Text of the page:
February 2021

February 2021

Related links

No related links

You can download this article here.



News on the vaccine front remains finely balanced. Preliminary results from Israel, which has been leading the vaccine roll out, has shown very promising results on both critical illness and transmission. At the same time, the efficacy of the current vaccines against new strains or variants of the virus has been much lower than expected. Although the science allows for new formulations that can target the variants better, it does take time, which means the world continues to work hard to stay ahead of the evolving covid-19 virus.

The oil price hit a 13-month high in February as a cold snap hit the United States. Texas, home to the Permian Basin, one of the largest petroleum producing areas in the world, experienced arctic temperatures, which resulted in a decline in oil production of an estimated 2 million barrels a day or a fifth of US refining output. This came after OPEC+ already tightened supply a month earlier. Gas production was also severely disrupted, leaving the grid with “rotating outages’ and customers without heating and power.


Equity markets across the globe strengthened, despite increased volatility towards month end. The S&P 500 gained 2,8% over the month, with technology heavy Nasdaq delivering flat returns. Emerging markets gained a marginal 0,8%, while the MSCI World index added 2,6%, benefitting from strong US gains. In contrast, bond markets across most categories and regions were hard hit by increasing bond yields. In US dollar terms, the Barclays Global Aggregate Index declined by 1,7% while emerging market debt weakened by 2,6%.


Manufacturing production around the world has remained resilient, despite continued measures of restriction and supply chain disruptions. This has helped mitigate the impact from weaker services sectors and is one of the reasons for more robust economic data in the last months of 2020. Notably, China’s fourth quarter GDP exceeded expectations, leaving the country with 2020 economic growth in positive territory at 2,3%.

Resilient manufacturing has supported higher commodity prices, while an improvement in global activity, alongside supply constraints, has driven the oil prices close to pre Covid-19 levels, translating into higher fuel prices. Vaccine rollouts and fiscal support have also spurred confidence and in some cases improved consumer spending. In January, US retail sales recorded its strongest gain in 7 months. More seem to be on the cards, if President Biden gets his stimulus plans passed.

It is therefore unsurprising that global bond markets have started pricing for economic recovery, but also a picture of reflation or increasing inflation - both from a low base created by 2020. The pace of change has been rapid and has accelerated sharply over the last month.


The US 10-year bond yield briefly traded above 1.6% in February, having started the year at 0.9%. Future inflation expectations are being priced in excess of 2%. These moves tend to spill over into global bond markets. Central banks have cautioned that economic repair is still underway, and inflation is set to moderate after peaking in mid-2021 due to base effects. The risk of rising inflation will likely remain as prominent as the volatility it is creating in markets.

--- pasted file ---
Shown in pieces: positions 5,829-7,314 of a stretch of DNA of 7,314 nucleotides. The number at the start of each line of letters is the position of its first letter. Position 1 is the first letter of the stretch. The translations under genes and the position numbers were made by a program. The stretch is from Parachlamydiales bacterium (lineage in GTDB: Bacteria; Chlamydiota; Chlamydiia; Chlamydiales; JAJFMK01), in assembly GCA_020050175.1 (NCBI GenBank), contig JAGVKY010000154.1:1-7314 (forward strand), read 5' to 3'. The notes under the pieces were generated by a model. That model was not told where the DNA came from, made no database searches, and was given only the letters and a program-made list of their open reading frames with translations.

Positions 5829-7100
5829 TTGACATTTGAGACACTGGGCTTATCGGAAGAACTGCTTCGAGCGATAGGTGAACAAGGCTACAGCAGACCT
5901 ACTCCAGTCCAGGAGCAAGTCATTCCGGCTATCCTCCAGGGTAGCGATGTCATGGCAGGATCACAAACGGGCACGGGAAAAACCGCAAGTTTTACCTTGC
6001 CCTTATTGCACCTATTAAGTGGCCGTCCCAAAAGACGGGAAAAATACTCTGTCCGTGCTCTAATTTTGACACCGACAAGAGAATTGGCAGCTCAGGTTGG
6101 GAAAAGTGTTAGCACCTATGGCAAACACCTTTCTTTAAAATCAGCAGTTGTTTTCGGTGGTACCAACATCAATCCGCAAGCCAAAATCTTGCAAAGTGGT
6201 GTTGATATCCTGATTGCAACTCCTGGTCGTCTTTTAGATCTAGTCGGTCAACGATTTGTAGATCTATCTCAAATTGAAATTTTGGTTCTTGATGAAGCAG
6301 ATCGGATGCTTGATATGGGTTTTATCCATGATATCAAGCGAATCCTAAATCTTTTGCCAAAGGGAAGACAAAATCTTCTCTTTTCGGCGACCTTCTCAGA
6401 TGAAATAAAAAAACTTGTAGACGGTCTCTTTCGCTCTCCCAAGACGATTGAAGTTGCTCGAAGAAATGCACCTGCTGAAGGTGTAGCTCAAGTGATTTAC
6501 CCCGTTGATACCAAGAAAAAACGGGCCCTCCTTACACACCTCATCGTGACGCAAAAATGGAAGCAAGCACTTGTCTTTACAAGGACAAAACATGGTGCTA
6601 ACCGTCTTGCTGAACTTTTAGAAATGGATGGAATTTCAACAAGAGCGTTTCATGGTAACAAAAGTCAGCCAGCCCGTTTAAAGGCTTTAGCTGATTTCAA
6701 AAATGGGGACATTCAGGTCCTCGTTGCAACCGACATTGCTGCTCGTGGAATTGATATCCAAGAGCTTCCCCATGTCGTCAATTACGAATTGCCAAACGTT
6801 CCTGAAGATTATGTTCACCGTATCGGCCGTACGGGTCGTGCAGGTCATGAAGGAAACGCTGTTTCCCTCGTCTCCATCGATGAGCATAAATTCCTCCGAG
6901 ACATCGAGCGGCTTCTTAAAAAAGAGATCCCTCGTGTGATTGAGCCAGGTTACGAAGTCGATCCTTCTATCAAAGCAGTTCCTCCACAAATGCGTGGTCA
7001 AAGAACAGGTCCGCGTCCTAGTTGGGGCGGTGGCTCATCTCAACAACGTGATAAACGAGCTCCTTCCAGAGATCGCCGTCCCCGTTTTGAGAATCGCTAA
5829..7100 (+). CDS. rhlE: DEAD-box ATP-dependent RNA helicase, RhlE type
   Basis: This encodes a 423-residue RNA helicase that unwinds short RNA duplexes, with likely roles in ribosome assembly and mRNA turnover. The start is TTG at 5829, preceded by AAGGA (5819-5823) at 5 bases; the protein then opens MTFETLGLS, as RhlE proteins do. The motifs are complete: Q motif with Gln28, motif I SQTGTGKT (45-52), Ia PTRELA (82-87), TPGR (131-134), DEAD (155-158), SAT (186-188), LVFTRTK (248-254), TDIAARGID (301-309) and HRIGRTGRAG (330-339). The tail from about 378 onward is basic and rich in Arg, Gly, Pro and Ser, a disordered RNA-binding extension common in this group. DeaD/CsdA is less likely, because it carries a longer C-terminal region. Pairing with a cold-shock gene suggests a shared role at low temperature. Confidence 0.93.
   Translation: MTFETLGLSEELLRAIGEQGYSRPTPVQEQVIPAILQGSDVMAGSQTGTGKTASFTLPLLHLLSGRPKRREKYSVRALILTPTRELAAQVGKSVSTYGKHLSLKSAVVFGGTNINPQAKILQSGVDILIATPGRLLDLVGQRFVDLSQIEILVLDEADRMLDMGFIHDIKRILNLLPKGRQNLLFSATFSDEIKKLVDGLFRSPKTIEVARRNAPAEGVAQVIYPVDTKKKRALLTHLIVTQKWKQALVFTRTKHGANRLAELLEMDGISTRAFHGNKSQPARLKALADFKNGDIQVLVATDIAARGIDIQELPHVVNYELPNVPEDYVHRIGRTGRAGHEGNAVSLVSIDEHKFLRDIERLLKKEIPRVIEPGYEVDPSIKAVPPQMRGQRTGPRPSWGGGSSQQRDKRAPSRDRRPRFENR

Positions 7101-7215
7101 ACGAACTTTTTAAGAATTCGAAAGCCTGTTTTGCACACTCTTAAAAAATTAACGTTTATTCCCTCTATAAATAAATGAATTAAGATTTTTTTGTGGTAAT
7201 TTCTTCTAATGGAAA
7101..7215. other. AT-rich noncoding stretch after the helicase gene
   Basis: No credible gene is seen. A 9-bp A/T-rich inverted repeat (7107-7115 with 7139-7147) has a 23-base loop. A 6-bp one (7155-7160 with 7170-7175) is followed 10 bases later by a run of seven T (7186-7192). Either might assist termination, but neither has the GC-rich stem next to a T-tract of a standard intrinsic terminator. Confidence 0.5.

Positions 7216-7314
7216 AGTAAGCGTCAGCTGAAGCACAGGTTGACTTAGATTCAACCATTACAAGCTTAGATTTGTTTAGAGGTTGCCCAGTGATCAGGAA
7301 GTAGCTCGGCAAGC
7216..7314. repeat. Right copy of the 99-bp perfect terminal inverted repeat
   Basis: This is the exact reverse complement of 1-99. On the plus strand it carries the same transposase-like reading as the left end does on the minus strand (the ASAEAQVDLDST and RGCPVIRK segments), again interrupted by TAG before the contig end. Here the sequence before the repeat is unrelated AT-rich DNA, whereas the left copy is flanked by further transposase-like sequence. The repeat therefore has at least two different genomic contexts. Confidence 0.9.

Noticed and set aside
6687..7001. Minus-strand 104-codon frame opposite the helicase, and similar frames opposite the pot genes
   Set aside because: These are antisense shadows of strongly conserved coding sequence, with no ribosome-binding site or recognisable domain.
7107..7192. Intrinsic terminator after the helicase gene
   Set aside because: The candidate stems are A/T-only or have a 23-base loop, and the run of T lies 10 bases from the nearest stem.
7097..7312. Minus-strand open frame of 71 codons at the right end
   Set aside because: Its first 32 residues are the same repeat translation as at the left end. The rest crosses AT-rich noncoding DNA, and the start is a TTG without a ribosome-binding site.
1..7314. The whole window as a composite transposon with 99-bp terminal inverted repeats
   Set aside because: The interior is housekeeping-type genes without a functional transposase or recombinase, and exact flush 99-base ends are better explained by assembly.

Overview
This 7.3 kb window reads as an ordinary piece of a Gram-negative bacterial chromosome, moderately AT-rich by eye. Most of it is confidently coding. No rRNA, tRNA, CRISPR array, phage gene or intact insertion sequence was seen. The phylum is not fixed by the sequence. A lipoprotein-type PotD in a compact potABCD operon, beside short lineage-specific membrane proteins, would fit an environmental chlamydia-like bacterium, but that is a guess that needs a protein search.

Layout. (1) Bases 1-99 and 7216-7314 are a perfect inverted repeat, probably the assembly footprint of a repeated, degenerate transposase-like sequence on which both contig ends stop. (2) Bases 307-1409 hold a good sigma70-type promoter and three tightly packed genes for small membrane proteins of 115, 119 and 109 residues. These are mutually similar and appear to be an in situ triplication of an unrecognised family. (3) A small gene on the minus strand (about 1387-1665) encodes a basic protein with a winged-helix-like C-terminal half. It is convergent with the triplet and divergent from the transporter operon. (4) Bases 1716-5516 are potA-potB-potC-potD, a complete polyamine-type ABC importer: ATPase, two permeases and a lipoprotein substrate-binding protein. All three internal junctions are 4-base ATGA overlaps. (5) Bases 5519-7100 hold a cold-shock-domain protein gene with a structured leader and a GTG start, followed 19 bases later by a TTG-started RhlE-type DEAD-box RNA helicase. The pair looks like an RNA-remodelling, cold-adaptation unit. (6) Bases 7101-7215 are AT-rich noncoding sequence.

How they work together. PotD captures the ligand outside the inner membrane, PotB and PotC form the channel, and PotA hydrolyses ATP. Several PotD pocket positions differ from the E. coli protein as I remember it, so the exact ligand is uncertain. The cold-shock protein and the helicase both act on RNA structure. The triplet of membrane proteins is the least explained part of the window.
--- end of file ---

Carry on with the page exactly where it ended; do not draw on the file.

The 2021 State of the Nation Address (SONA) sought to balance immediate challenges from the pandemic with the difficult task of reviving an economy that was already in dire straits going into the crisis. Rather than reiterate the long list of reforms required to change the economic trajectory, the speech focused on the four most critical economic reform priorities. While the focus was welcomed, execution remains the key demand from stakeholders. Naturally and most pressing, more information on the vaccine procurement and rollouts were high on everyone’s priority list, with questions of how these would be funded.

The 2021 National Budget walked an equally tight rope, balancing the need to support while demonstrating fiscal prudence. A combination of higher commodity prices and a decent economic recovery over the latter half of 2020, left the Finance Minister with circa R100bn of additional revenues relative to the Medium-Term Budget estimates. While the deficit and debt ratios are still well in excess of comfortable levels, the outcome of the National Budget was better than the market expected and allowed the funding of vaccines and extended COVID relief measures without additional direct taxes outside of the usual increases in the fuel levy and excise duties. The Rand and local markets gained in the aftermath, although the headwinds from global bond yields erased much of this windfall by month end, with the All Bond Index returning only 0,1% in February. Inflation linked bonds benefitted from the prospects of reflation, returning 1,8% over the month.

Local risk assets continued in strength. The FTSE/JSE All Share Index gained 5,9%, benefitting from strong performance from the resources sector (11,7%). All subsectors delivered positive results, with the platinum sector up 19,2%, except for the gold miners, which declined by 16,3% over the month. The Small Cap index returned 8,4% relative to headline numbers from the Mid Cap stocks (3,1%) and the Top 40 (6,0%). The property sector recovered by a healthy 8.6% in February, with strong performance from Capco (26,0%) and Redefine (24,3%).

On the last day of the month, President Ramaphosa announced the progression to alert level 1 and procurement of a further 2 million doses of the Johnson & Johnson vaccine, bringing the total amount secured from J&J to 11 million doses. This comes a day after the company received emergency-use authorisation for their vaccine from the FDA. A step forward for the country’s SONA goal to “defeat the coronavirus pandemic”.